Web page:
If workers weren’t so greedy we’d have full employment

The Reserve Bank, the Labor party and  most independent economists may see low wage growth as a problem, but Finance Minister Matthias Cormann sees it as a deliberate design feature of the Coalition’s economic architecture. Writing in The Conversation John Quiggin analyses the path of wages policy in Australia, and describes the persistence within Coalition circles of the idea that even modest rises in minimum wages would cause unemployment to rise.  (More than 100 years ago Henry Ford realised that underpaid workers could not afford to buy his T-Model Fords. This was one of the reasons he  increased wages in his factories. It takes the Coalition a long time to learn the basic economics of capitalism.)

On the same theme Richard Denniss of The Australia Institute writes that “like a dog that doesn’t know what to do when it catches the car it’s been chasing, the business community doesn’t seem to know what to do now they’ve pushed wages growth to record lows and the profit share of GDP to all-time highs.”

One enthusiast for reasonable minimum wages was Alan Kreuger of Princeton University, who served on the White House Council of Economic Advisors. Kreuger died last Sunday: in an obituary in The Nation  Matthew Zeitlin writes about his radical empiricism. In contrast to the abstract supply-demand models used by economists advocating lower wages, Kreuger drew on evidence demonstrating that raising minimum wages did not necessarily result in increased unemployment.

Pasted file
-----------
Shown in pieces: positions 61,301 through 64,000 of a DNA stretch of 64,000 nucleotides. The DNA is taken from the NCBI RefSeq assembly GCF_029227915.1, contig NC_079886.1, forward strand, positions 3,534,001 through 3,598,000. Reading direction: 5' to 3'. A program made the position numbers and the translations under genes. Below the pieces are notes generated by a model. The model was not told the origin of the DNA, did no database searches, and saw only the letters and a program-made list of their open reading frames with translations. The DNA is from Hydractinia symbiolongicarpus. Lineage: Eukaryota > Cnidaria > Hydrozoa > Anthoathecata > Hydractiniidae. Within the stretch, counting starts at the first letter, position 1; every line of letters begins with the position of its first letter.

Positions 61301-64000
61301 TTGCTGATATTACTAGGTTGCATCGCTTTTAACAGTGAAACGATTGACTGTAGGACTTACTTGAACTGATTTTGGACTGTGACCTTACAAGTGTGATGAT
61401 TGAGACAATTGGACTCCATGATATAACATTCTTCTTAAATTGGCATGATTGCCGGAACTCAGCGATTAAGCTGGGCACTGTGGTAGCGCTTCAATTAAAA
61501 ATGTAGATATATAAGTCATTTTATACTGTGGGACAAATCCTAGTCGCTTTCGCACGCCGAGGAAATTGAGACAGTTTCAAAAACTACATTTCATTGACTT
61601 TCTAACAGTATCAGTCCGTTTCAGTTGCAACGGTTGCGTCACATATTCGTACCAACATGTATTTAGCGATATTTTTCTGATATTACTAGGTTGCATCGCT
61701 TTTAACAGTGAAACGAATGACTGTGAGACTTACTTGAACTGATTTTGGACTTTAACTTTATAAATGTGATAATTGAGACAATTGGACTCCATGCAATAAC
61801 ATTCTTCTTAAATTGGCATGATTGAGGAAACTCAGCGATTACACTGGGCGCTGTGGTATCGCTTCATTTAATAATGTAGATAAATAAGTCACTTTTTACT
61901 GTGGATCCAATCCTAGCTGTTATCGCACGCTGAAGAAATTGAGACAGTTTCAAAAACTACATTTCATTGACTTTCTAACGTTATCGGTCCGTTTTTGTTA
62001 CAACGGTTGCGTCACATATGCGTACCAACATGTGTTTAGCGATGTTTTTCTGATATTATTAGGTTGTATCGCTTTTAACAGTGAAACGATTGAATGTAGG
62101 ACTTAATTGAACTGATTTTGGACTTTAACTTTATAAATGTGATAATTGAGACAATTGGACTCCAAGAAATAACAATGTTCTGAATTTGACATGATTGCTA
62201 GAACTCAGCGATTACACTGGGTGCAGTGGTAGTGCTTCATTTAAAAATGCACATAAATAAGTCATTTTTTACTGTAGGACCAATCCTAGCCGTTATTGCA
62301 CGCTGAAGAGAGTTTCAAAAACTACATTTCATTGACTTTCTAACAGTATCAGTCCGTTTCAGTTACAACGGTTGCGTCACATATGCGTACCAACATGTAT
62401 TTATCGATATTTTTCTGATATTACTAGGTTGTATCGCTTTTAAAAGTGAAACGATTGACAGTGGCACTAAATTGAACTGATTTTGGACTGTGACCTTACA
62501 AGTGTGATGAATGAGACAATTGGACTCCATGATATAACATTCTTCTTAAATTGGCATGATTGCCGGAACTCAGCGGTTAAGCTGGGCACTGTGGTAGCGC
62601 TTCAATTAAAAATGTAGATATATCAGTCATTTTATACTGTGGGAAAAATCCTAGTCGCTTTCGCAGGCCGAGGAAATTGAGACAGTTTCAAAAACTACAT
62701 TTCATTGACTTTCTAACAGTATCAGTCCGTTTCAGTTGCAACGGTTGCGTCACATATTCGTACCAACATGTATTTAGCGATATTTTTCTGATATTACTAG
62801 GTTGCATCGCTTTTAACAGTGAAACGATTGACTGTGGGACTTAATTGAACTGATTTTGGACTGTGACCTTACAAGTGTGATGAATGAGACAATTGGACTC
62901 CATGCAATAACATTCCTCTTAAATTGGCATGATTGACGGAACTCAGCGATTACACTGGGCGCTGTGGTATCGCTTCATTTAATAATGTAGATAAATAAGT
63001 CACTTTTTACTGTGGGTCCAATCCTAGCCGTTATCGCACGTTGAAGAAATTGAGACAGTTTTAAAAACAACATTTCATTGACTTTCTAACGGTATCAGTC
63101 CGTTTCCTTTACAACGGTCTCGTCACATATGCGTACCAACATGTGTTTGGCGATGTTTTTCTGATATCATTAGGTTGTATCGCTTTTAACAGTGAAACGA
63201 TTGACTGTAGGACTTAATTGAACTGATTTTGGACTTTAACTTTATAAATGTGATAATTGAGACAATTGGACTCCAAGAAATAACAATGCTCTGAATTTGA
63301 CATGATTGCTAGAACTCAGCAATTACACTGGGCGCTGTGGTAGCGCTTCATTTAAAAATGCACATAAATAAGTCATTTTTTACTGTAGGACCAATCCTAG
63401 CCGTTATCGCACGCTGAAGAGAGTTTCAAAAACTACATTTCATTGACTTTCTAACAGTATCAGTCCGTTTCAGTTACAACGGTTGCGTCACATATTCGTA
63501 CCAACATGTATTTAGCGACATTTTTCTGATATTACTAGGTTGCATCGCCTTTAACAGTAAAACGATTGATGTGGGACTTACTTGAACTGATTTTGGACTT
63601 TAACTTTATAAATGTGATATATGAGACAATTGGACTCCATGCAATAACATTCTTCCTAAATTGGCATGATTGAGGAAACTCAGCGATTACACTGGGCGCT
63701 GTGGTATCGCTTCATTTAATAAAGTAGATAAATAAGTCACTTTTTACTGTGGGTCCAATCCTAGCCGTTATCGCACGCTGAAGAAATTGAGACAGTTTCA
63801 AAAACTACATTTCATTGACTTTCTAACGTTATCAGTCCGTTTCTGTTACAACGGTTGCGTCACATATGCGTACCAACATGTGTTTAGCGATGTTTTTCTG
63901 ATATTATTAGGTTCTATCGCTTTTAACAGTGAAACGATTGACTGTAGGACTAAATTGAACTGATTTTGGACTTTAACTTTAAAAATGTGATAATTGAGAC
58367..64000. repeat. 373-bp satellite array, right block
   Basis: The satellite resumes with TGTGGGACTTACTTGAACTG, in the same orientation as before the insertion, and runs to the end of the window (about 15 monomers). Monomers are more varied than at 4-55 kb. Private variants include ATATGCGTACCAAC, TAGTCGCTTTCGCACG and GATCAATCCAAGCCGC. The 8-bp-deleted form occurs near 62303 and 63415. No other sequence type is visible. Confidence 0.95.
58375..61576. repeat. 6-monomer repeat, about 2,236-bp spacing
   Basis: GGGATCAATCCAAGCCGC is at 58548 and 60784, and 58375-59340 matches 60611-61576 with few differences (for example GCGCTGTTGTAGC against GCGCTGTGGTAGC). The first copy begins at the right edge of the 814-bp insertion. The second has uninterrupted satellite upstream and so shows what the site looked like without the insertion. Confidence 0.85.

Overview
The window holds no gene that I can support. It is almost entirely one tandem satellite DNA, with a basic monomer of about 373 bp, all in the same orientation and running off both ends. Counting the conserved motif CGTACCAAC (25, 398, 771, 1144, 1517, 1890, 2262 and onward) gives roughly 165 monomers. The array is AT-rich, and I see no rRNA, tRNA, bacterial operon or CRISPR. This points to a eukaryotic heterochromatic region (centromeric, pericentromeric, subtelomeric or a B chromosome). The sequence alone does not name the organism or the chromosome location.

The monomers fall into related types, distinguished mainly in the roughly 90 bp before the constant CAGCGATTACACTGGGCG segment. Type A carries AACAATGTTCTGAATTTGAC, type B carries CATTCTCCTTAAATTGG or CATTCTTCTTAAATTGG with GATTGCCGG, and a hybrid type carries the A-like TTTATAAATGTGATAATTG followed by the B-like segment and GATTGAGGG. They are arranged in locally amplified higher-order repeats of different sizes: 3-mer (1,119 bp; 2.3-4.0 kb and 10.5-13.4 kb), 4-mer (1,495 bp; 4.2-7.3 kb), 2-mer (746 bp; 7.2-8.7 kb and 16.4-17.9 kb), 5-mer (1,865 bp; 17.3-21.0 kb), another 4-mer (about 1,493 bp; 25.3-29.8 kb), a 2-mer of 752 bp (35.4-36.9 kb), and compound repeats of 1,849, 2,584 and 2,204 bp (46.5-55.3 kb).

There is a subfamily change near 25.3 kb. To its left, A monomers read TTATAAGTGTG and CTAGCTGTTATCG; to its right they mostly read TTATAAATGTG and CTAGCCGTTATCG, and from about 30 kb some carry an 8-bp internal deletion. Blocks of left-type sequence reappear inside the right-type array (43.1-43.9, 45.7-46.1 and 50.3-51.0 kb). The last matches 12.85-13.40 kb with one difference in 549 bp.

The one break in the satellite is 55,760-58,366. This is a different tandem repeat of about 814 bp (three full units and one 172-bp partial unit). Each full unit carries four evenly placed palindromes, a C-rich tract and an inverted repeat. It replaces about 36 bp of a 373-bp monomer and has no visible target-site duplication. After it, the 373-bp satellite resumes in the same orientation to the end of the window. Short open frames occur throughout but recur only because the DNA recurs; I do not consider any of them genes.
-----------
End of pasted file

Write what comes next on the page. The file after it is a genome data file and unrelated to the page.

Maybe Minister, if that’s OK with you

In a little-publicised venture, the Commonwealth Government has been undertaking a review of the Australian Public Service. Its interim report  Independent Review of the APS: Priorities for Change was released this week, and its authors ask “please, challenge our thinking and take this opportunity to influence the future of the APS – and through it, Australia”. In a cautious way it identifies some of the reasons why the APS may be serving the short-term political interests of executive government better than it is serving Parliament and the public, but its recommendations for change seem to be rather timid.

It’s a short report, and submissions can be made until Thursday May 2.

Stop worrying about private health insurance – you probably don’t need it